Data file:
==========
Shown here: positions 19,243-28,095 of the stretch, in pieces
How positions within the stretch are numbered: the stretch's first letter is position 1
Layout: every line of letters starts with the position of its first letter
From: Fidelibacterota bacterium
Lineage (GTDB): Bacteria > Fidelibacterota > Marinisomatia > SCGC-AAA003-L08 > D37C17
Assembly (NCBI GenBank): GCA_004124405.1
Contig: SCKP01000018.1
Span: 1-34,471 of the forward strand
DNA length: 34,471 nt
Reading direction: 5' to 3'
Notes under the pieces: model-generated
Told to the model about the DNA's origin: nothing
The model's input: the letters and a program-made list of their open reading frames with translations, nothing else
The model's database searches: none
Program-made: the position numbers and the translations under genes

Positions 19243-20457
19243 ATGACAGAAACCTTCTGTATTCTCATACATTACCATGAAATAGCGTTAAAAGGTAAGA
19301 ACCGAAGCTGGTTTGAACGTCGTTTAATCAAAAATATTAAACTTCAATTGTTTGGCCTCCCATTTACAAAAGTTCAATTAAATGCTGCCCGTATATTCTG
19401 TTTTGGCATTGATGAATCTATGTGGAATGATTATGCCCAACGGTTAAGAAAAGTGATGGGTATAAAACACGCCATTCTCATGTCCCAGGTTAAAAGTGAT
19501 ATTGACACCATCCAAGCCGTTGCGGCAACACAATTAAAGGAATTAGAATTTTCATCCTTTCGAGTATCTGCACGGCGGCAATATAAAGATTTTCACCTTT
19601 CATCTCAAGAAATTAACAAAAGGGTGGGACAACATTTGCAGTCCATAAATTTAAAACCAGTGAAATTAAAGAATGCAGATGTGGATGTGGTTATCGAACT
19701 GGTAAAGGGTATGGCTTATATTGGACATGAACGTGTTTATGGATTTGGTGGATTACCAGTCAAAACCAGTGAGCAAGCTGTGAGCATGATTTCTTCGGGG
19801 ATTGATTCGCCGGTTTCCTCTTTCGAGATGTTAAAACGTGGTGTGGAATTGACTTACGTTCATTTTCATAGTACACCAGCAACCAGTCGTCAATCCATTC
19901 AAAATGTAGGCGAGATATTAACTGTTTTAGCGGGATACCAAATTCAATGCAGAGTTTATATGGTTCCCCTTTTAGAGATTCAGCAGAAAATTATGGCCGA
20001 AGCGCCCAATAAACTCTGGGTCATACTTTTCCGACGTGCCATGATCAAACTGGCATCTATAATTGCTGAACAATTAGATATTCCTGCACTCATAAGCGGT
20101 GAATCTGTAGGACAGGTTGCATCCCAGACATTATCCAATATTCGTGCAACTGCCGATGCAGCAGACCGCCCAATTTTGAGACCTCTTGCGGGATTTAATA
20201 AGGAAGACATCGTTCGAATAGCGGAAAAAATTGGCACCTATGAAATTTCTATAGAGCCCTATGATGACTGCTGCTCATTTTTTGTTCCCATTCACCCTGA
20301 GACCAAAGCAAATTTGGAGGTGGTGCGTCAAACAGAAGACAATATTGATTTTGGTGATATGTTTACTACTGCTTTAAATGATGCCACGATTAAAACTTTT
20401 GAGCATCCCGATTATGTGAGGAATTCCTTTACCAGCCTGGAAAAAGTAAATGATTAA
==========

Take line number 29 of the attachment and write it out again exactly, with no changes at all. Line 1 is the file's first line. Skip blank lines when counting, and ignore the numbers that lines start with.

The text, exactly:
20401 GAGCATCCCGATTATGTGAGGAATTCCTTTACCAGCCTGGAAAAAGTAAATGATTAA